The Traditional Methods:
DRY PROCESS: The simplest, most straightforward, conceptually, but can also be the hardest for some to execute. Often, the term dry process can be used interchangeably with "natural" process.
After harvesting the ripe fruit, the fruit is laid out to dry on concrete patios, like they do in Brazil, or on rooftops, like in Yemen, or they could be laid out on raised beds like they do in Ethiopia. Alternatively, they can also be mechanically dried in big rotating ovens. We often don't opt for the mechanically dried as it can lower cup score, yet it can be more efficient, specially if there is a shortage of patio space.
WET PROCESS: This is also known as "washed" process, and uses lots of water. We have typically avoided the term washed because it could imply other processes can be "dirty" when that simply isn't the case, and it's more about "washing" all the fruit stuff away.
After harvesting the ripe fruit, the fruit is rinsed off of any debris and soil from the trees and the field. it is then moved to a piece of machinery called a de-pulper (or confusingly enough; a pulper) to have the skin removed. That skin can then be dried into cascara. As for the slimy coffee fruit this is where it can go to be either honey or continue onto being washed. after de-pulping, the slimy beans are still covered in a very fibrous mucilage that is very challenging to mechanically remove (but not impossible), so typically leaving them to "ferment" in a large tank (typically a concrete silo, preferably tiled for cleanliness) for 12-72. The duration depends on environmental factors and temperatures. typically the coffee is not submerged under water, and can develop lots of heat from multiple chemical and enzymatic reactions. The idea is to only breakdown the mucilage enough so that parchment bean can later be moved through canals with water to knock off whatever remainder mucilage there is to then move the washed parchment to drying patios, raised beds, or even mechanical dryers (none of the coffees we purchase are mechanically dried, we strongly feel that heat at this stage of the process lowers cup quality).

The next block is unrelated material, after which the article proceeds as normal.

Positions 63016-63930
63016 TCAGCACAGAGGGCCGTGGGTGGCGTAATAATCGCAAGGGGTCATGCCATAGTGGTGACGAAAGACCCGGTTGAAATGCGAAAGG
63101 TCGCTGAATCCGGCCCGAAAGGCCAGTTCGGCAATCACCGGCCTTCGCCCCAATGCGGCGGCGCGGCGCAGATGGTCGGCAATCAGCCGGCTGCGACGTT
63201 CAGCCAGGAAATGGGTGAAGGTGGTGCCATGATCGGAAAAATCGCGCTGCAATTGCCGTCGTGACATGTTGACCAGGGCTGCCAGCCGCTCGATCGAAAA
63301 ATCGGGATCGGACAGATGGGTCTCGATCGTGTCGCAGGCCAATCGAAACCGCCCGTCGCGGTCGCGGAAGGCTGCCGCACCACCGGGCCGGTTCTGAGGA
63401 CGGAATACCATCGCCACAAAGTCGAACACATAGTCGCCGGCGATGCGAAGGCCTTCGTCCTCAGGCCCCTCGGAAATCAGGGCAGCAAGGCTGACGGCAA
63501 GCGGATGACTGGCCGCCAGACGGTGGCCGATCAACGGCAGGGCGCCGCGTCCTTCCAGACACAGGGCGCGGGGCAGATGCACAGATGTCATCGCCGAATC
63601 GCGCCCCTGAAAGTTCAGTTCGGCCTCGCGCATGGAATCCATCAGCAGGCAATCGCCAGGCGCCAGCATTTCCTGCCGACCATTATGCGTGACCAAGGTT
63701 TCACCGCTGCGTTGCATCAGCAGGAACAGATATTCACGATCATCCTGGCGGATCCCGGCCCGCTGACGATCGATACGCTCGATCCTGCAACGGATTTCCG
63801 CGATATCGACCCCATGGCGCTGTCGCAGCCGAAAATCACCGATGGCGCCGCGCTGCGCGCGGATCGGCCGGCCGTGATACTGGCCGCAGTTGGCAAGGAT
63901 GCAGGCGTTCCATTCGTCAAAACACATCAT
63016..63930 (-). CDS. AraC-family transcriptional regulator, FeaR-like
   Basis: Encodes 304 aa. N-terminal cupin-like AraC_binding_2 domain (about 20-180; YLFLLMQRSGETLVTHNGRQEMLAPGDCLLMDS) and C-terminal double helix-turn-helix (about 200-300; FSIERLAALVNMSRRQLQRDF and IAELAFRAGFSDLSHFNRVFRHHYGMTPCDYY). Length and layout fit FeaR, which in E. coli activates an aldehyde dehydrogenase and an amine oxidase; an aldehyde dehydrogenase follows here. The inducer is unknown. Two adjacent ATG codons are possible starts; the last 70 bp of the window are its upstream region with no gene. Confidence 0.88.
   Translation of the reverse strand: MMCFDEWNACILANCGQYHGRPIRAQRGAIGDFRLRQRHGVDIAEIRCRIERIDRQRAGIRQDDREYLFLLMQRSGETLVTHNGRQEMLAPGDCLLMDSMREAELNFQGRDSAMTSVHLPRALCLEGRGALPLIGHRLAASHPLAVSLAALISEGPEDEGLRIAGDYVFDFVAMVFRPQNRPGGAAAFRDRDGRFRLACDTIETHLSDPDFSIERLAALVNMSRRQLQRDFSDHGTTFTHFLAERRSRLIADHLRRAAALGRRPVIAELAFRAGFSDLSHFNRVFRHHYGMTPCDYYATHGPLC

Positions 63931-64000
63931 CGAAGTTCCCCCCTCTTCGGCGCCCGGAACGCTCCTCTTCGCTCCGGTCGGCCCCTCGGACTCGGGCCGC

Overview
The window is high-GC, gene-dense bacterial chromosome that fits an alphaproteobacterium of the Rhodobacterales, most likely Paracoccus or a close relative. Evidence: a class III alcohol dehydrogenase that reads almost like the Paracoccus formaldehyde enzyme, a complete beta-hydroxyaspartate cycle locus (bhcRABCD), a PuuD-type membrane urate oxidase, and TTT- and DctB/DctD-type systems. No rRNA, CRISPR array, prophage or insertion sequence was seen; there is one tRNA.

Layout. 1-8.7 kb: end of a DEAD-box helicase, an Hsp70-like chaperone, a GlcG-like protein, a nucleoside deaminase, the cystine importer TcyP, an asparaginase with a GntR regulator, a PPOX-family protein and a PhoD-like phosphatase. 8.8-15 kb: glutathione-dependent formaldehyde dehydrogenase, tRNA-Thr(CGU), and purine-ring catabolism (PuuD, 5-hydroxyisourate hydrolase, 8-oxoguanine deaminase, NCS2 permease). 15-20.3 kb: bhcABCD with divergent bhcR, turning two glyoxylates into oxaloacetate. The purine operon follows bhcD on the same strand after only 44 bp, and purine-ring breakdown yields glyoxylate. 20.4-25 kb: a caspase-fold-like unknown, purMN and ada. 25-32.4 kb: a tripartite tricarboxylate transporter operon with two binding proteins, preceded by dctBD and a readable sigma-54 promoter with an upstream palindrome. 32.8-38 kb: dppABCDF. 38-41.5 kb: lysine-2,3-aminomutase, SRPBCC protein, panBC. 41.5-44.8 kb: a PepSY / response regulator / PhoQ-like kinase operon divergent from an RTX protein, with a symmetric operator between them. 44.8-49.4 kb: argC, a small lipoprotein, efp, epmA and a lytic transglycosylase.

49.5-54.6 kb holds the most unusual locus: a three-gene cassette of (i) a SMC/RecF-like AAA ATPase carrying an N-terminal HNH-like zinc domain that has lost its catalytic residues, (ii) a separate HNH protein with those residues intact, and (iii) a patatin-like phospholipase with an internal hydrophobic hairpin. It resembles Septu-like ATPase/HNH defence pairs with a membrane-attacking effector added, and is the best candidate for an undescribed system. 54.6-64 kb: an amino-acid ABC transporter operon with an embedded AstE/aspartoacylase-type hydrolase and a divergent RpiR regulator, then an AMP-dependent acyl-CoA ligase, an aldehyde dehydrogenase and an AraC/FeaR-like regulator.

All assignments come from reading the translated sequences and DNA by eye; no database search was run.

HONEY PROCESS: also sometimes called pulped natural (in Brazil, because there isn't the ferment or washing aspect). It is also sometimes referred to as "semi-washed", but in an attempt to avoid ambiguity, we avoid the term as it can also be synonymous to "wet hulled" which is totally different, and provides a very different cup profile.
Honey processing in it's simplest understanding starts off just like wet processed lots; after harvest, the fruit is rinsed off of any debris and soil from the trees and the field. it is then moved to a piece of machinery called a de-pulper (or confusingly enough; a pulper) to have the skin removed. That skin can then be dried into cascara. This is where the differences between wet and honey begin. Instead of removing the mucilage, the coffee is laid out to dry. Different quantities of mucilage can be left on the beans, and different degrees of oxidation can be allowed to create different styles of honey processing:
Honey Processing in this day and age can also refer to it's physical state within an experimental process, such as double anaerobics, where one stage of processing might be done as a natural, de-pulped, and fermented a second time as a honey, and dried as such as well.
Other Classic Methods of note:
Wet hulled: Also called "semi-washed", or "giling basah".
Double washed: also known as Kenya style. This is a washed coffee with a submerged stage during fermentation.
Newer methods: (coming soon...)